That's the thing. I've got Ryobi 18v power tools and 40v mower. I got the B&D because I wanted a blower/vacuum and a line trimmer and the Ryobi didn't have a blower/vacuum. And the Ryobi string trimmer was not rated very well either. So now I'm not sure which way to go for the trimmer. It's a small yard so I don't particularly need power or capacity. Looks like Ryobi now has a 40v straight shaft trimmer. I might have to get that just so I don't need other batteries.
 

·
Registered
Joined
·
8,027 Posts
So everything that might go against your beliefs is false or manipulated but everything that supports your beliefs is completely accurate. Sounds almost... religious.
What is it that is going against my beliefs? Global CO2 continues to rise, as seen in the actual measurements. There was a small reduction in CO2 released from productive human activity in 2020. But there was also certainly an increase in deforestation, and uncontrolled methane leakage from unprofitable wells.

You are looking for conspiratorial thinking where there is none. People, nations, and corporations look out for themselves first, at the expense of all.
 

·
Registered
Joined
·
4 Posts
Just bought a battery chain saw, it uses standard 120V outlet for charging, much like cordless screwdrivers, saws, etc. Mine is EGO, they also make lawn mowers that use the same battery pack.

If you have a larger yard, it might make sense to get an extra battery pack.
Since I have my Bolt now I am looking at the other gas thing in the garage - the lawnmower. I then look at fancy Level 2 charger on the wall. Does anyone have experience with electric ( battery ) lawnmowers? Do any charge with a J1772 adapter or plug into a 240V Nema 14-50 outlet?
Tons. For walk-behind, I love the Kohler brand sold by Lowes. They didn't have a self-propelled one when I was using them, but I loved the 80 volt version. It's battery operated, and had fast recharging. Self-propelled would be amazing where I live. Here's a link to the (pricey) one they are now listing. https://www.lowes.com/pd/Kobalt-80-...21-in-Cordless-Electric-Lawn-Mower/1000698046

These days, I use the Ryobi riding mower. Which I totally love. It's like having my own little dune buggy. You plug it in to recharge it, and it must be kept indoors (we're using a powered shed). This will be our fourth summer using it. The battery does not last quite as long, but we're leaving more of the 2-acre yard long for pollinators, so that has worked out for us. RYOBI 38 in. 100 Ah Battery Electric Rear Engine Riding Lawn Mower-RY48111 - The Home Depot
 

·
Registered
Joined
·
35 Posts
I've been using the same plug-in electric mower for more than 30 years. I've had to replace the brushes a few times, and the bridge rectifier once, but it still mows just as well as it did when new.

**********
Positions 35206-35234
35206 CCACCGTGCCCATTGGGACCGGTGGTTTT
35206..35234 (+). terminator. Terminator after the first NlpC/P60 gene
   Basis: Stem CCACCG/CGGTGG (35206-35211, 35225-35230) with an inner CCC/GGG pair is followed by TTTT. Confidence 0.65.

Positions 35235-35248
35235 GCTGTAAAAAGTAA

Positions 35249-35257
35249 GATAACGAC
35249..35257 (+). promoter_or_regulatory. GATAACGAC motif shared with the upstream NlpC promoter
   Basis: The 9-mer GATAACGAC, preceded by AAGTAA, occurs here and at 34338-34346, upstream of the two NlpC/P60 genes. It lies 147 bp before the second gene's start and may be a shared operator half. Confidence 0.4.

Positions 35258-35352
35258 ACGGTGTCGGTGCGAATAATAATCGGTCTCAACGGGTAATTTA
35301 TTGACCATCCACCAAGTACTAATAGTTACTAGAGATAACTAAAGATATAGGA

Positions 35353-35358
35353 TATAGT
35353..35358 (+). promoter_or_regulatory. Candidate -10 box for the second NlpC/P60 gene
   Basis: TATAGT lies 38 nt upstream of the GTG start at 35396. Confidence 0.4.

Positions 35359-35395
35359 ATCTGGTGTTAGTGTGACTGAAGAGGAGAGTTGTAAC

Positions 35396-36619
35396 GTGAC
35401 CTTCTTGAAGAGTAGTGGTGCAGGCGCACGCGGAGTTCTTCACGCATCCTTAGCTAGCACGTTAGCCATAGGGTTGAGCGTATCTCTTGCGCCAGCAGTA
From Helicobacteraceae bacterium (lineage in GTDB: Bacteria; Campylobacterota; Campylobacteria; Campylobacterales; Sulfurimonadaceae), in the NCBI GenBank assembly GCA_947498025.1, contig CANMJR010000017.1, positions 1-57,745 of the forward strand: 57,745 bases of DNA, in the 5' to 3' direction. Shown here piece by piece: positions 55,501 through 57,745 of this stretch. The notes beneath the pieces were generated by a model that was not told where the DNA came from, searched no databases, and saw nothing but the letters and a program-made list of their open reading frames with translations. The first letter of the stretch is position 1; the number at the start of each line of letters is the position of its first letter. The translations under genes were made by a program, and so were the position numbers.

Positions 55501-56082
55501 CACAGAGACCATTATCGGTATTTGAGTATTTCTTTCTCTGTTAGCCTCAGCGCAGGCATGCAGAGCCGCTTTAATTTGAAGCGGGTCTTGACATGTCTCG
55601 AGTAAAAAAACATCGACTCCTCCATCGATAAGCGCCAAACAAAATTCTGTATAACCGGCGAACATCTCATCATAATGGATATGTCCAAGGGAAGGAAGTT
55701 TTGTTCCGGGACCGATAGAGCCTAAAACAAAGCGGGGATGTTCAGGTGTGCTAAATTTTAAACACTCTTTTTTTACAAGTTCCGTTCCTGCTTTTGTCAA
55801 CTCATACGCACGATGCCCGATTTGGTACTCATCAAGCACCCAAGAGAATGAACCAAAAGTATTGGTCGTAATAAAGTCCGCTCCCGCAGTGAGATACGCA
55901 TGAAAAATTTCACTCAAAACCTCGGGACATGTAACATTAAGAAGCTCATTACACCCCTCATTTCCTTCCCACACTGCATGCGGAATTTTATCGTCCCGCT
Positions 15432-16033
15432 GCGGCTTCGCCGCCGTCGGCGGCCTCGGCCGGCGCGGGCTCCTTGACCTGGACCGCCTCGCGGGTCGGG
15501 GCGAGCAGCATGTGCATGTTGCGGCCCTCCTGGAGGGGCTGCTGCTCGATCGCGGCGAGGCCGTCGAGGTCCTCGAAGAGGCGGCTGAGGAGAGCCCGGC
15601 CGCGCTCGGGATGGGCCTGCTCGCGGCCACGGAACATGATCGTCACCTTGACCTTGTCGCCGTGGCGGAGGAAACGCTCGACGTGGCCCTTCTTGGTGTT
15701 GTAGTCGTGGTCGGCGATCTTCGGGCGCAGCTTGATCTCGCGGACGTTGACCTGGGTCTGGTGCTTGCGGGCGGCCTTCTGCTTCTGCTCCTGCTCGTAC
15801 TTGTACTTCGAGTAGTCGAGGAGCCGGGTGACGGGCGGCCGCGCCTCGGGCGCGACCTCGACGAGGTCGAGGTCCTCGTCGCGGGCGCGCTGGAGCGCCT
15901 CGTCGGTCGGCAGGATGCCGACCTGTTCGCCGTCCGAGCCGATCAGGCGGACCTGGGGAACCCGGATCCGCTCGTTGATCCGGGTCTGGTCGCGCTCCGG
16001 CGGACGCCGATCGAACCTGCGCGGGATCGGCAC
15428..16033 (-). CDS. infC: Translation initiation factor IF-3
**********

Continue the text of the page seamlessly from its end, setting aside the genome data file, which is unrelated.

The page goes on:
Reducing your environmental impact also means keeping your equipment in service as long as possible. I'm awfully skeptical that I could keep a cordless mower in service that long because of battery technology and long-term availability.

It annoys me to no end that over time products are becoming more and more disposable. I'm still using the same Speed Queen washing machine that was in our house when I bought it in the late 1970's. I know for a fact that it's well over 40 years old, and it could easily be 50. I worry that if I ever have to replace it I'll never find another that would last even half as long.

And don't get me started on cell phones with non-replaceable batteries...
40+ year Sears Craftsman corded lawnmower here. Even Zoysia grass doesn't stop it.
 

·
Registered
Joined
·
2 Posts
Since I have my Bolt now I am looking at the other gas thing in the garage - the lawnmower. I then look at fancy Level 2 charger on the wall. Does anyone have experience with electric ( battery ) lawnmowers? Do any charge with a J1772 adapter or plug into a 240V Nema 14-50 outlet?
Since I have my Bolt now I am looking at the other gas thing in the garage - the lawnmower. I then look at fancy Level 2 charger on the wall. Does anyone have experience with electric ( battery ) lawnmowers? Do any charge with a J1772 adapter or plug into a 240V Nema 14-50 outlet?
I had a battery powered mower about 15-20 years ago. The first season I could mow my entire lawn with one charge. The second I would do about 2/3 of the yard charge a bit while getting a drink of water and resting then finish the lawn. The third year I could only do half then charge overnight for the other half. I went through two batteries (rather expensive) - about 6 years before I got rid of it. Interestingly I got it thinking about an electric vehicle to see how battery development was coming along- hopefully there has been much improvement in battery technology. I don't remember but probably not lithium batteries.hopefully there has been much improvement
 
81 - 100 of 170 Posts
Top